At UNCSA, student training culminates on the stage and necessitates audiences at their performances. How audiences react impacts their learning outcomes. These performance spaces are not “nice to have”; in our curriculum, they are our classrooms and laboratories. Student academic evaluations are based largely on performances and productions that are staged in these facilities. UNCSA offers a range of different types of performance spaces, so actors and singers and designers and technicians and instrumentalists will have the experience in the environments they will encounter as professionals. But the systems in those environments must meet standards of current industry technology in order for faculty to prepare their students for the real world.
Improvements to Performance Place will consist of a complete theatrical lighting replacement,
including upgrading to the newest generation of dimming systems. Fixed seating and
carpet will also be replaced in the building’s largest theatre, while most door hardware
throughout the facility will be replaced due to extreme wear. The metal roof at the
main lobby and windows also will be replaced. In addition to the theatrical lighting
replacement, emergency egress and exterior lighting will be replaced. Several HVAC
system components, including the boiler, will be replaced or repaired as part of this
Improving these performance spaces also will improve the user experience, which will attract additional arts patrons and thus benefit students, faculty, and the community.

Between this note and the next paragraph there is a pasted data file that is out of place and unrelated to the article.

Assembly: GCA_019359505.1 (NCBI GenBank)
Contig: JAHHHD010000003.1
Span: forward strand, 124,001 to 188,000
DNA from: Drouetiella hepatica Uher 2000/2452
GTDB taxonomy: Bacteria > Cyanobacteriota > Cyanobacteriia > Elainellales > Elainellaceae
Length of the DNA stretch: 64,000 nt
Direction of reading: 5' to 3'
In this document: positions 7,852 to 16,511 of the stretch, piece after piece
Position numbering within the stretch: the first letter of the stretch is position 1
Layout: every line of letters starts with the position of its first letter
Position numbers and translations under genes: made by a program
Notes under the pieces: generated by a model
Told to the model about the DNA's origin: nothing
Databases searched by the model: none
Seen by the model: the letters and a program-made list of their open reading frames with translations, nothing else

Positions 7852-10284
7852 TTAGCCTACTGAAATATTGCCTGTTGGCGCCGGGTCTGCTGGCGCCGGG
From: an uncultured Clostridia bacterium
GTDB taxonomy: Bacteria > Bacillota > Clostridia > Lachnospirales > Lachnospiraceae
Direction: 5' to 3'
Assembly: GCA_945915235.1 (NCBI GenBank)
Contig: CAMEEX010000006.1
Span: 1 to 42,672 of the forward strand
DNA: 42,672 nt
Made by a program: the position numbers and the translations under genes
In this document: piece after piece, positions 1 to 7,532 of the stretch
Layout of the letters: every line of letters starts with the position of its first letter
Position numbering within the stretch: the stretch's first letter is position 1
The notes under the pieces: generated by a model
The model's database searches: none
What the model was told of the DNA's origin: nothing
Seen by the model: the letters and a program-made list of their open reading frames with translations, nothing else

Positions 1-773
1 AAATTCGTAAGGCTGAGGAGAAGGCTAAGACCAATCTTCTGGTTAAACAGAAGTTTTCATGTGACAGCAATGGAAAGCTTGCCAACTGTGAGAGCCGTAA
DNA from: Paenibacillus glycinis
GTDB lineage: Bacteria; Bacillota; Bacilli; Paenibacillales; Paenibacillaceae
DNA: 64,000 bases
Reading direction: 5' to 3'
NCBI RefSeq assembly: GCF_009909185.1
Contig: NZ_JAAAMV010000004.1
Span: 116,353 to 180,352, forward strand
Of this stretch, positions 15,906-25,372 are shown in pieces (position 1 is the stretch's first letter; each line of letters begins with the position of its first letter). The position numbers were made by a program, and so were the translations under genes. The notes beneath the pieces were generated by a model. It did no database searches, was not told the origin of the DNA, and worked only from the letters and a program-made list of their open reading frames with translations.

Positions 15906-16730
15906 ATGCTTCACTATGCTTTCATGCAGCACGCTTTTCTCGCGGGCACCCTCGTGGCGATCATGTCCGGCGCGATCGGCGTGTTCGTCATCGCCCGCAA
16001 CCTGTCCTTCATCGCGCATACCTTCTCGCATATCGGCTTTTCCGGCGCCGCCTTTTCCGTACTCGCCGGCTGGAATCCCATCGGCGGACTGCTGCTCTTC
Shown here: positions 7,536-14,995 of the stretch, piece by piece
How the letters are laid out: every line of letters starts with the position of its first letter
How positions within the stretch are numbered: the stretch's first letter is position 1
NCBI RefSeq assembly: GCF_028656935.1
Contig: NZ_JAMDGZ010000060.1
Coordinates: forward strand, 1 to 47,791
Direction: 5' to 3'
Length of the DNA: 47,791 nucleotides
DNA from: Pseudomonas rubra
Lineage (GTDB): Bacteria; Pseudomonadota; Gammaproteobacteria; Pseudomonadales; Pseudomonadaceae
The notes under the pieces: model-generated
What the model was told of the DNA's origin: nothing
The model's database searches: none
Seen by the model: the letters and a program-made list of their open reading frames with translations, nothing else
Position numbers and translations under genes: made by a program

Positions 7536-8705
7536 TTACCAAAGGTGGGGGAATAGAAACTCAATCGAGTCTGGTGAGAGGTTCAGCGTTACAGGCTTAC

Renovations to Performance Place will begin as soon as funds are available.
The repurposing of UNCSA’s now-vacant former library will reclaim 30,000 square feet in the heart of campus and will literally transform the school. It will allow the school to serve students and the community better by providing specialized arts spaces to support new and evolving programs, additional practice and rehearsal spaces, and general office space.
Plans call for spaces designed for creative incubation, innovation, and collaboration across disciplines in what will become an arts laboratory.The addition of 21st-century practice and rehearsal studios will support the evolution and prototyping of breakthrough artistic works to drive the state’s creative economy. The new spaces will increase student, faculty and alumni opportunities for artistic and entrepreneurial exploration.
UNCSA also looks to the renovation to address critical space needs across campus due to enrollment and program growth. Because of the nature of instruction, which is mentor-mentee, UNCSA is not an institution slated for substantial enrollment growth. However, the school has added graduate programs in Film and Design & Production, and has grown community and summer offerings. This growth has generated needs for specialized arts spaces to support the new programs. Lack of space is a significant limiting factor in the university’s ability to offer optimal learning environments for its unique performing arts-based instruction. Limited practice and rehearsal spaces complicate scheduling and limit learning outcomes.
UNCSA needs to make the best use of the space available not only to achieve the mission of the university, but also to conduct the business of the university. It’s a constant struggle to find space for large meetings as well as faculty and staff offices.
The repurposing of the old library will begin when the budget is certified. Designer selection will take about three months and design, about eight to 10 months. Construction could start as early as January 2017, with a 14- to 18-month construction period.
The last bond referendum to benefit the UNC system was a $3.1 billion bond package passed by voters in 2000. The School of the Arts received $42.5 million from that package. Those projects included a new residential connector for the high school residence halls, a new film archives building, a new School of Music complex, and a new Welcome Center.